War Dogs strikes me as one of the most underrated films of 2016.
Now, it might seem contradictory to say the film is underrated while giving it a mediocre 3 out of 5 stars. Strictly speaking, if you convert those stars into percentages, they match Rotten Tomatoes’ 60%. I am large, I contain multitudes. War Dogs is not a great film, but it’s better than you might expect.
War Dogs‘ box office performance was disappointing compared with writer-director Todd Phillips’ previous efforts, Due Date and the Hangover films. The director of such mindless bro-comedy might seem wrong for this subject matter. Rotten Tomatoes describes War Dogs as ‘a lightly entertaining look at troubling real-world events’. Reviews often referred to it as a ‘war film’ (it isn’t). Who wants to see The Hangover as a war film? Can anyone imagine a worse insult to humanity?
In case you don’t know the basic concept, War Dogs concerns a pair of friends who make a killing in the (Dubya) Iraq War arms trade. This story is (loosely) based on fact, with the background that the arms trade was opened up to small-business competition after Dick Cheney had overseen dubious monopolistic behaviour.
The tone of the film is perhaps best captured when Efraim Diveroli (Jonah Hill) cries ‘God bless Dick Cheney’s America!’ as humvees and attack helicopters roar past. Hill’s Efraim is no Republican, he is simply an opportunist, profiting from the war, revelling in his own cynicism.
Anyone who remembers ‘Cheney’s America’ should recognise something in this story. Dubya and Cheney’s America was a shameless, profitable atrocity defended by bald-faced liars. This America was not contained by the borders of the USA. As a New Zealander, my country did not officially send troops to Iraq, but sent contractors – fitting into a global process known as the ‘privatisation of war’. Cheney’s America was global, as vultures from around the world encircled Iraq’s carcass.
In capturing that strange moment, War Dogs harks back not to the war genre, but to the gangster genre. This, I think, is its strength. Hill’s Efraim explicitly models himself on Al Pacino’s Scarface, and his journey follows the tragic rise and fall typical of the gangster genre. While Scarface concerns the rise of a Cuban refugee, War Dogs concerns the rise of a Jewish small-business owner, with a similar sense of individual revanchism. This is not a film about war, it is a film about a gangster who happens to trade in weapons.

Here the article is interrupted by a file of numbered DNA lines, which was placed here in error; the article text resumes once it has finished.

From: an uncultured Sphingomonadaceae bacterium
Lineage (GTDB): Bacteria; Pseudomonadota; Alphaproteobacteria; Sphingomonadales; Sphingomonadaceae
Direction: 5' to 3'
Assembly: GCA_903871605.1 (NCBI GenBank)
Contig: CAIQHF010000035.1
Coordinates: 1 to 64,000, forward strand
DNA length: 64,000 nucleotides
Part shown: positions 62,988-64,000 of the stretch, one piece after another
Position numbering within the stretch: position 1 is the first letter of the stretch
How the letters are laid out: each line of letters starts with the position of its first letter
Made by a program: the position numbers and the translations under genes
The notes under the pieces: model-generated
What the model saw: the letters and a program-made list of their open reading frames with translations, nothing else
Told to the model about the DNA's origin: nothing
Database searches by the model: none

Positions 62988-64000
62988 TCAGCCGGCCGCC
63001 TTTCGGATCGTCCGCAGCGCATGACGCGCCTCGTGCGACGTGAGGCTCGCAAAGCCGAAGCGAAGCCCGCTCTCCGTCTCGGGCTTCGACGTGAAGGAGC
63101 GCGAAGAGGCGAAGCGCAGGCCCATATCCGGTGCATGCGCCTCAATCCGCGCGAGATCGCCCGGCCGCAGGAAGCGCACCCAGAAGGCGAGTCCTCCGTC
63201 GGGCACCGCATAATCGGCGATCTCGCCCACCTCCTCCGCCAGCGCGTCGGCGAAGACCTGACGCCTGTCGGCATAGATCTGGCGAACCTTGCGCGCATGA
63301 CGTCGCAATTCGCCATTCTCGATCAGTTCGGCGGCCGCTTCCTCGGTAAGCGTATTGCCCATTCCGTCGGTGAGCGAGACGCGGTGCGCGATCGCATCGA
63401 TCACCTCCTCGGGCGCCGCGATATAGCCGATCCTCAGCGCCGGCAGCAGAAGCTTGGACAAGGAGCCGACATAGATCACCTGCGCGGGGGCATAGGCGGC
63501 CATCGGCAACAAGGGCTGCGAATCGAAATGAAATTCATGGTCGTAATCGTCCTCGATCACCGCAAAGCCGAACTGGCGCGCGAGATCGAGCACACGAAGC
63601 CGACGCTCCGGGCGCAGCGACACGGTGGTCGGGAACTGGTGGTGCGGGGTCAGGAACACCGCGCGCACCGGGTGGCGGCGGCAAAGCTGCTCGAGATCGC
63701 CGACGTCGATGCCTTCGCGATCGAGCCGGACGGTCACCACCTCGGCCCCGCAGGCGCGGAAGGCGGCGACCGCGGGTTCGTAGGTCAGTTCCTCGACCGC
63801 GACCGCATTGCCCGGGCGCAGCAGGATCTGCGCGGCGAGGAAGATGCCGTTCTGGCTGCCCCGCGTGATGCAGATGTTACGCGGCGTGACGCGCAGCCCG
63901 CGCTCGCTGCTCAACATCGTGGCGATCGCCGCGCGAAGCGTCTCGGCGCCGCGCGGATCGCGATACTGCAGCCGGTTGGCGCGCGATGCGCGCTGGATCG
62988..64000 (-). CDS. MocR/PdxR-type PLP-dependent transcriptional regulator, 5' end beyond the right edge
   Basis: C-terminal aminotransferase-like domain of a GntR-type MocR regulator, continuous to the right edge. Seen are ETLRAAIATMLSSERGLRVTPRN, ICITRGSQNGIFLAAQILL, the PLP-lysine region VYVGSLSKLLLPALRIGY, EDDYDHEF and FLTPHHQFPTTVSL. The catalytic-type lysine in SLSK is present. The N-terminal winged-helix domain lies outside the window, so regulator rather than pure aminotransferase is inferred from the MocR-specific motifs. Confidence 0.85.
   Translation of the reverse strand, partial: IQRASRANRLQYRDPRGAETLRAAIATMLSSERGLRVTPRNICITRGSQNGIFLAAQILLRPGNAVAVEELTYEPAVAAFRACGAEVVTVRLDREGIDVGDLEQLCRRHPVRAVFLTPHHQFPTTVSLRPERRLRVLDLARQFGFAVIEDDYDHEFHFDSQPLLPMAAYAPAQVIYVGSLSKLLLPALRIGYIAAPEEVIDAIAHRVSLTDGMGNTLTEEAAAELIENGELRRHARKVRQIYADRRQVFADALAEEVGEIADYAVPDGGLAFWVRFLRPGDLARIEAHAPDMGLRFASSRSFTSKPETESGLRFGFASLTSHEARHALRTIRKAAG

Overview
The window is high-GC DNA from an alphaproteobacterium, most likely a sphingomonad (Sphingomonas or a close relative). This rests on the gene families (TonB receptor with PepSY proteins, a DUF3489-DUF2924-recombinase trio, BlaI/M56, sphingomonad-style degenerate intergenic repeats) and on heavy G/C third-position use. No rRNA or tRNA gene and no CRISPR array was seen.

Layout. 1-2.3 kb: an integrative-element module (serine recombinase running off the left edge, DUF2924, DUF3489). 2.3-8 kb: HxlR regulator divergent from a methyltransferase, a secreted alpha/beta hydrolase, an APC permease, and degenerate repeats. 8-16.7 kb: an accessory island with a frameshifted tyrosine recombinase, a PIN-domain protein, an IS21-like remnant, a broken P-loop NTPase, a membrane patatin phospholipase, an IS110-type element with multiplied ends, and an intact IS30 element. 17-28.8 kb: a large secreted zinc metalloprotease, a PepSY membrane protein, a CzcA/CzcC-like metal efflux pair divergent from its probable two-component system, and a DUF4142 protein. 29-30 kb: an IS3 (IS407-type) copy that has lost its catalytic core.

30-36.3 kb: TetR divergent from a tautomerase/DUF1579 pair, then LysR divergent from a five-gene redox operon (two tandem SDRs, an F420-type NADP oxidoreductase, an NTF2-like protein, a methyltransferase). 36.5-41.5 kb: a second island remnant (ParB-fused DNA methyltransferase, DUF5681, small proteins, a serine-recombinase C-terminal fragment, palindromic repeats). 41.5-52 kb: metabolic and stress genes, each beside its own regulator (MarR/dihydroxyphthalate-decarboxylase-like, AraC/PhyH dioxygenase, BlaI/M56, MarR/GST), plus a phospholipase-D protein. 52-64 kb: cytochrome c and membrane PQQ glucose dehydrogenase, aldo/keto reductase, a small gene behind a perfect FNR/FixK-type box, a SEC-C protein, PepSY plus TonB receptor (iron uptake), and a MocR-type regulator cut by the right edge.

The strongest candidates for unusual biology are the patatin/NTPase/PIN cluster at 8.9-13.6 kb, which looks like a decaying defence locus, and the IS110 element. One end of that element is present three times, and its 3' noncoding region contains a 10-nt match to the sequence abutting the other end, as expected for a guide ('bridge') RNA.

In making a film about war profiteering that is utterly unconcerned with war, Todd Phillips captures something that no amount of soldier narratives can capture. Whether patriotic or critical, soldier narratives foster the illusion of overcoming distance from war. War Dogs instead allows that distance, with a sense of detachment or alienation that is presumably more familiar to ‘Western’ audiences. For those who profit, war is background noise. The leads in War Dogs make no attempt to justify war. At one point during a weapons expo, the camera briefly pans by anti-war protestors in the background (I obnoxiously whispered “that’s me!” in the cinema), their objections ignored. Even the exchange of weapons-as-commodities takes place over the internet, so the leads do not physically interact with the weapons. The characters play a central part in war, supplying the necessary tools, yet they remain safely in Miami. Consequences are outsourced, evil is banal.
Of course, the tragic thrust of the gangster genre means this bubble must burst.
Jonah Hill’s performance, as critics note, is the stand-out here. Rather than abandon his comedic roots, he deepens them in a tragicomic portrayal of a willfully arrogant, attractively amoral man-child. Although he shows flashes of fear and vulnerability, he never shows true concern for another human being, even his closest friend. Unfortunately, his other half, played by Miles Teller, does not live up to the dramatic standard set by Hill.
Bradley Cooper’s straight man was always the least interesting part of the Hangover series, and War Dogs‘ ostensible lead character David Packouz (Miles Teller) occupies that same thankless role here. We are theoretically expected to sympathise with his moral conflict, in contrast to Hill’s amorality. The writing and performance fail to give any gravity to his dilemma, particularly since he seems more worried about getting caught than doing anything wrong – is he really any better than his friend?
In the end (SPOILER ALERT), Teller’s straight man gets paid while Hill’s amoral gangster crashes and burns. Apparently profiting from war is okay so long as you feel bad about it. Following Hollywood logic, it also presumably helps that Teller has a wife and daughter, whereas Hill is single. This is a rather cowardly and conservative resolution to an otherwise enjoyable film.